Once again it appears Microsoft backtracking on a feature for the Xbox One, and this time it is a reversion to what they had originally intended.
Originally Microsoft was selling the idea that Xbox One would be useless and unable to function without Kinect, when they clarified and said it will be two different things people were at ease. Now, it is anyone's guess as to what will happen.
The Xbox One was to have the motion sensor Kinect plugged in at all times in order for the console to work. Gamers were upset at this due to certain security worries about the camera always being on, and also felt if motion controls were not their thing, an option without it should be available.
"You have the ability to completely turn the sensor off in your settings. When in this mode, the sensor is not collecting any information. Any functionality that relies on voice, video, gesture, or more won't work. We still support using it for IR blasting in this mode. You can turn the sensor back on at any time through settings, and if you enter into a required Kinect experience (like Kinect Sports Rivals for instance), you'll get a message asking if you want to turn the sensor back on in order to continue," said Microsoft executive Marc Whitten.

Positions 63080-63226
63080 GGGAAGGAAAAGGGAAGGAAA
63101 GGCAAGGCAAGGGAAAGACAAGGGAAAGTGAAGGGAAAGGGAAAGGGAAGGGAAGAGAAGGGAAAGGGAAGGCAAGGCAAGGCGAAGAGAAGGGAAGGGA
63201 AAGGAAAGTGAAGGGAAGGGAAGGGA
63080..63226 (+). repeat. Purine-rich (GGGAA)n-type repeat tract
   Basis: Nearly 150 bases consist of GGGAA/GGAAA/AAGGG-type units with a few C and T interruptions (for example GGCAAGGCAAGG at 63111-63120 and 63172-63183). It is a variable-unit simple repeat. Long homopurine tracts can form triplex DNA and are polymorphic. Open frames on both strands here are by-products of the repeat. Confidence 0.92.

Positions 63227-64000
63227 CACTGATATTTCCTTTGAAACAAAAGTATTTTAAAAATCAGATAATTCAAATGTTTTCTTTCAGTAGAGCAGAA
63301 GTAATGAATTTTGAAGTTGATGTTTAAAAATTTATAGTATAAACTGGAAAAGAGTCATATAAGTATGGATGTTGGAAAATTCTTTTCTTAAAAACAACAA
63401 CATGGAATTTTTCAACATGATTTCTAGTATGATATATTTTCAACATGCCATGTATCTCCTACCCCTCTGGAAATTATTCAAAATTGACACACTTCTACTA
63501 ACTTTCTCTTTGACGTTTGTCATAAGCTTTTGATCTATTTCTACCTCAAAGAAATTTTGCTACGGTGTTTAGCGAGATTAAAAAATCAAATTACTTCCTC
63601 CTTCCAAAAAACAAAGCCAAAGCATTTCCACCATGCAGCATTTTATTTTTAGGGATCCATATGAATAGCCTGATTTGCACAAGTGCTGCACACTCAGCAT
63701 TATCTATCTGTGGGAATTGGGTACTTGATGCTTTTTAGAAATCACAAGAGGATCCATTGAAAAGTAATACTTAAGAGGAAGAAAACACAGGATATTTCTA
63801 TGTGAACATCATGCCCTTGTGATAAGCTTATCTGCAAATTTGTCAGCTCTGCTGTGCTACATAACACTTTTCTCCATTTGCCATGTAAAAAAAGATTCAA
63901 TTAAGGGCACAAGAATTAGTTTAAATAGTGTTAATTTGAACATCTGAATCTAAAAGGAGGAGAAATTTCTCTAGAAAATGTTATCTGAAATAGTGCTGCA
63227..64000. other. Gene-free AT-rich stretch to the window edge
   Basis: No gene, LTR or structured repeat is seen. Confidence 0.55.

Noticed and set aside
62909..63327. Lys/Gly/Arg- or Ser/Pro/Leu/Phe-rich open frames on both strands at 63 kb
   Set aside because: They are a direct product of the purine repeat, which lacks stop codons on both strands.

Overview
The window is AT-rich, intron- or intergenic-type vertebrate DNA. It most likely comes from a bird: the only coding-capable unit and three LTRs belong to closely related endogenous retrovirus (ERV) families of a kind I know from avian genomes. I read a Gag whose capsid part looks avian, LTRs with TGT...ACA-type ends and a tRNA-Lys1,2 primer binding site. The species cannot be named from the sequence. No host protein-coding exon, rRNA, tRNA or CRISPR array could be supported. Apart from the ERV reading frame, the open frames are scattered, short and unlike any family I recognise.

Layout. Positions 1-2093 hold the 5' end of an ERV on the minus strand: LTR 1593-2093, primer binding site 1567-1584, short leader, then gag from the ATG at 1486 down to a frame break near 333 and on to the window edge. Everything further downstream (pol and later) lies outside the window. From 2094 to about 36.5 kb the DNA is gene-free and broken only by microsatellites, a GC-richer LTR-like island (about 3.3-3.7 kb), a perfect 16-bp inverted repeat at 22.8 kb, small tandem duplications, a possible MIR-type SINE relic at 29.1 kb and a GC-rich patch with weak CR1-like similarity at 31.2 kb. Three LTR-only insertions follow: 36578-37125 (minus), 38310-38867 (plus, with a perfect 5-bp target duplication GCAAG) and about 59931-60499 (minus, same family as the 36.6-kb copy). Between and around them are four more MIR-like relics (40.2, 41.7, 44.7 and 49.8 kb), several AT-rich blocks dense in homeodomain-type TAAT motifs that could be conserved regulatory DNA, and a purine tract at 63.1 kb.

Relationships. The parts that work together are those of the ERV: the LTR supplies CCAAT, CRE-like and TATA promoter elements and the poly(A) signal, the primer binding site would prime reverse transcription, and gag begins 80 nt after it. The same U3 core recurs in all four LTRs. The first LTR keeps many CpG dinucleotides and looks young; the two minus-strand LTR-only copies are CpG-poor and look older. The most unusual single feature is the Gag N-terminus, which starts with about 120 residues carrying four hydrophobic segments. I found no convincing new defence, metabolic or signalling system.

Microsoft heard the cries and decided to announce the Kinect was no longer an integral part of the console, and even hinted at perhaps a Kinect-less model. Now Microsoft is singing a different tune.
The Kinect will be a mandatory part of the system.
"Xbox One is Kinect. They are not separate systems. An Xbox One has chips, it has memory, it has Blu-ray, it has Kinect, it has a controller. These are all part of the platform ecosystem," Phil Harrison, a Microsoft corporate vice president, said to CVG.
The Kinect is also the reason why the Xbox One is $100 more than its competition the PS4. It's sort of like two consoles in one that need each other.
"I have an Xbox One at home, and being able to walk in and say 'Xbox on,' and for the system to recognize me, launch and load my profile, and put my choices of content on the font page is a very magical experience," he said. "It makes you think about your relationship with technology in a slightly different way. It's personal. It makes you think, I wish more devices would do this."